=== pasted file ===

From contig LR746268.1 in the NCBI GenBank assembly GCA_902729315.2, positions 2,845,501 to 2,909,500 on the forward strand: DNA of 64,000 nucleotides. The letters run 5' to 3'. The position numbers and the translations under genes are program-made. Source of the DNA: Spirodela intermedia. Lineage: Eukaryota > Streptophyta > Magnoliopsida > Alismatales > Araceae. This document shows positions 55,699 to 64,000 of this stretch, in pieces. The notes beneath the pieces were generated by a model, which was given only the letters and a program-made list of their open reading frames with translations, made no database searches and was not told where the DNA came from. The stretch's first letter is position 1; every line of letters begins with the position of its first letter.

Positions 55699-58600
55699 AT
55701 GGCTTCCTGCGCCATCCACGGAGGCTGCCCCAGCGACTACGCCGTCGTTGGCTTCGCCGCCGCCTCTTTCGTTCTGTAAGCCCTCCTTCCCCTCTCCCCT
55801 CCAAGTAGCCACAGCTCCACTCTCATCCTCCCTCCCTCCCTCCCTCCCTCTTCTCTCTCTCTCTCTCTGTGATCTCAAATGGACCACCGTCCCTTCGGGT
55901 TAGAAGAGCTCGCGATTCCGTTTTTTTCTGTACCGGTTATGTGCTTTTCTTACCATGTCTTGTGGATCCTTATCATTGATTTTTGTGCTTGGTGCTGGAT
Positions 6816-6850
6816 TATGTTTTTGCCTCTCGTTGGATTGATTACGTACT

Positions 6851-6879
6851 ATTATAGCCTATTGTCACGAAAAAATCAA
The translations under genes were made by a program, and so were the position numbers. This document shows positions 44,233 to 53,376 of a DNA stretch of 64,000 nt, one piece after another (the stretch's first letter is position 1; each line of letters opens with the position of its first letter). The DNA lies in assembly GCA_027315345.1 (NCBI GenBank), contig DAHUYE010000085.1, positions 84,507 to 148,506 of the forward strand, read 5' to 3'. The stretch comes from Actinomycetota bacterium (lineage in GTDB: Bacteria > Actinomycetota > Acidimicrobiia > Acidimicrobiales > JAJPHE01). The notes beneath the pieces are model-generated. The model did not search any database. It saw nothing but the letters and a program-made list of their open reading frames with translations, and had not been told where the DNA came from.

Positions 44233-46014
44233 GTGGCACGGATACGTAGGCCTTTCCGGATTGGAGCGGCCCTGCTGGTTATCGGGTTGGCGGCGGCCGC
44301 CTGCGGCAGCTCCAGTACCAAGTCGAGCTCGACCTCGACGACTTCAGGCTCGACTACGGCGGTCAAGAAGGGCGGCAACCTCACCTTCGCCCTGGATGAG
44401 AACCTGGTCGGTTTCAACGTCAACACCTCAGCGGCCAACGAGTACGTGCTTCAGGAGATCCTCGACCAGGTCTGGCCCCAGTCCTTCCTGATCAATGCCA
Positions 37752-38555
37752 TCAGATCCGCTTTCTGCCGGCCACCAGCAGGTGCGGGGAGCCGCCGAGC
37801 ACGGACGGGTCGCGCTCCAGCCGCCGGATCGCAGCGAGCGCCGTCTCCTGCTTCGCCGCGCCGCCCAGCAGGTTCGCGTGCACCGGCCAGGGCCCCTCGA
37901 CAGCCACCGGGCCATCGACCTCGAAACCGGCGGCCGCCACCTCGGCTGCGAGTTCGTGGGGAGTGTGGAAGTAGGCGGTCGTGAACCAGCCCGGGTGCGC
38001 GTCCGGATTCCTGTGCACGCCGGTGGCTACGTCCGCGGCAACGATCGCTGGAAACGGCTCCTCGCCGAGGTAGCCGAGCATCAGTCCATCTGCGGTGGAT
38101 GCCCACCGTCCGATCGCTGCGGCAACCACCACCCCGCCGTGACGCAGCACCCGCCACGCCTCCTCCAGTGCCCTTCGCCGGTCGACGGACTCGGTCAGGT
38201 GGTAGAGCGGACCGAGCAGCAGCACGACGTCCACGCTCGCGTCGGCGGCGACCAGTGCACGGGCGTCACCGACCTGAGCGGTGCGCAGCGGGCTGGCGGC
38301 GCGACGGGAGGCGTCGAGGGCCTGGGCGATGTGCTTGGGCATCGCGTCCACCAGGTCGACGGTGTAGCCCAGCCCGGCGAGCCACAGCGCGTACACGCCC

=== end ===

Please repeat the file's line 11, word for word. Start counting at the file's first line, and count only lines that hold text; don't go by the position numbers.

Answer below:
The translations under genes were made by a program, and so were the position numbers. This document shows positions 44,233 to 53,376 of a DNA stretch of 64,000 nt, one piece after another (the stretch's first letter is position 1; each line of letters opens with the position of its first letter). The DNA lies in assembly GCA_027315345.1 (NCBI GenBank), contig DAHUYE010000085.1, positions 84,507 to 148,506 of the forward strand, read 5' to 3'. The stretch comes from Actinomycetota bacterium (lineage in GTDB: Bacteria > Actinomycetota > Acidimicrobiia > Acidimicrobiales > JAJPHE01). The notes beneath the pieces are model-generated. The model did not search any database. It saw nothing but the letters and a program-made list of their open reading frames with translations, and had not been told where the DNA came from.